Tactical Aircraft: Air Force Fighter Reports Generally Addressed Congressional Mandates, but Reflected Dated Plans and Guidance, and Limited Analyses

GAO-11-323R Published: Feb 24, 2011. Publicly Released: Feb 24, 2011.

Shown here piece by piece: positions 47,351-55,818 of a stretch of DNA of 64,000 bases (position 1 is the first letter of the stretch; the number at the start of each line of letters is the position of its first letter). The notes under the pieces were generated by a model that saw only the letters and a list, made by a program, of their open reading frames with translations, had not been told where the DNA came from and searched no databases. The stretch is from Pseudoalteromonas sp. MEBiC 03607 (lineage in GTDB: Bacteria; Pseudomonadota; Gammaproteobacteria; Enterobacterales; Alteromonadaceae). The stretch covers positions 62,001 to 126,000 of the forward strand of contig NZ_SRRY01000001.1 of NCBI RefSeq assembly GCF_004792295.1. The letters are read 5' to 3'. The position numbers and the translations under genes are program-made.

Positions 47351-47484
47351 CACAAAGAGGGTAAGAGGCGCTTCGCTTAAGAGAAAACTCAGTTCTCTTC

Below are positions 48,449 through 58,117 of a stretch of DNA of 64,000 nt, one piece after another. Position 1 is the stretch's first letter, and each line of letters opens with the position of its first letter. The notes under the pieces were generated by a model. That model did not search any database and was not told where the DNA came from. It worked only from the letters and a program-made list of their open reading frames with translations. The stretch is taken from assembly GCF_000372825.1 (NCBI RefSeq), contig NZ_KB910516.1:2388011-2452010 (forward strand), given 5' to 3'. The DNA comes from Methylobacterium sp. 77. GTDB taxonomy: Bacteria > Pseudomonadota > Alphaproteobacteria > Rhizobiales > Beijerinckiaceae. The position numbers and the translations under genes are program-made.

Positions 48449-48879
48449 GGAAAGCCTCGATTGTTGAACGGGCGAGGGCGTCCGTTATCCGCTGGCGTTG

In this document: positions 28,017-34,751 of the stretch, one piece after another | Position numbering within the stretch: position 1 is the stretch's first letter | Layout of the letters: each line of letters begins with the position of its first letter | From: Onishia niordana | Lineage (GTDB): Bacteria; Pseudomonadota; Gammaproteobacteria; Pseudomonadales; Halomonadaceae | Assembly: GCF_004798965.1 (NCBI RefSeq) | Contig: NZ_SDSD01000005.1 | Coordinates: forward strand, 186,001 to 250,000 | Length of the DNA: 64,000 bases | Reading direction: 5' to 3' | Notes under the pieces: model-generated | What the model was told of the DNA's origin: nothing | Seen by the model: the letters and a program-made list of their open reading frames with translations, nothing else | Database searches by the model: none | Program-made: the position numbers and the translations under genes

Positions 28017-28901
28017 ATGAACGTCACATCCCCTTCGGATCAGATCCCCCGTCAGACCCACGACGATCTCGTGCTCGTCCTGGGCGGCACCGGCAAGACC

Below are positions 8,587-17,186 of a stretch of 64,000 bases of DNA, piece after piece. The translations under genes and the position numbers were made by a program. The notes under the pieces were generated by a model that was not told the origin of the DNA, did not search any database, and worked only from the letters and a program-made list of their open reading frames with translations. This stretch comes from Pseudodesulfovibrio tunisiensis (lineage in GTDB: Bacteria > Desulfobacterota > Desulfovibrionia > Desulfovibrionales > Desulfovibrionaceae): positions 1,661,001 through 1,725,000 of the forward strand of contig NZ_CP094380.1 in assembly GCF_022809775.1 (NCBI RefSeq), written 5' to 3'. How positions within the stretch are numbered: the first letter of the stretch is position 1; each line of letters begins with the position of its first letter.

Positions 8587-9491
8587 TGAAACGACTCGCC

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The Air Force expects to invest over $230 billion to operate, maintain, modernize, and recapitalize its tactical air forces during fiscal years 2011 through 2015. This makes up nearly 70 percent of the Department of Defense's (DOD) total expected tactical aircraft investment over that time. Despite this large investment, the Air Force continues to project that its inventory of fighter and attack aircraft will drop below required levels and that those shortfalls will persist through at least 2030. However, the timing and magnitude of projected shortfalls continue to fluctuate. In April 2008, senior Air Force leaders testified before Congress that they expected the Air Force fighter shortfall to peak at about 800 aircraft in the mid-2020s. Since that time the Air Force has reduced its overall requirement and adjusted its assumptions about Joint Strike Fighter (JSF) procurement and the viability of legacy aircraft. As a result, the Air Force now expects its shortfall to peak at about 200 aircraft. Still, this poses a challenge as the Air Force must effectively balance its investments between the JSF program and efforts to keep legacy aircraft viable for longer periods than originally planned. In 2009, Congress directed the Air Force to provide three reports addressing the service's fighter force structure plans in light of its projected fighter aircraft shortfall. One report was to detail the Air Force's rationale for retiring about 250 aircraft in light of the pending shortfall, while the other two reports were to address alternative investment options for mitigating the shortfall, including the interim procurement of new so-called "4.5 generation" fighter aircraft, and upgrades service life extension programs for current legacy aircraft. Congress defined new 4.5 generation fighter aircraft as including F-15, F-16, and F-18 aircraft that have advanced radar, data-link, and avionics capabilities and the capability to deploy advanced armaments. The Air Force delivered the first report in January 2010 and last two in April 2010. and the concluded that: In general, the Air Force concluded that: (1) It could reduce its total fighter and attack aircraft inventory by about 250 aircraft and still effectively perform its missions with slightly increased risk; (2) Effective management of the JSF program coupled with investments in modernizing and upgrading legacy F-16 aircraft would mitigate the projected shortfall; (3) Procuring 4.5 generation aircraft to mitigate the projected shortfall would not support the Air Force's overall fleet modernization plans for an all-stealth future fighter force and therefore is not supported; (4) Extending the service life and upgrading current fighters would be 10 to 15 percent of the cost of procuring new upgraded legacy aircraft and provide essentially the same capability; and (5) The Air Force would still be able to perform its homeland defense mission. The Ike Skelton National Defense Authorization Act (NDAA) for Fiscal Year 2011 directed GAO to evaluate the sufficiency, adequacy, and conclusions in the three Air Force reports. In response, this report assesses (1) whether the Air Force reports addressed the topics and issues required by Congress, (2) the currency and relevance of service plans and strategic level guidance that informed the Air Force's conclusions, and (3) the robustness of the data and analyses underpinning those conclusions.

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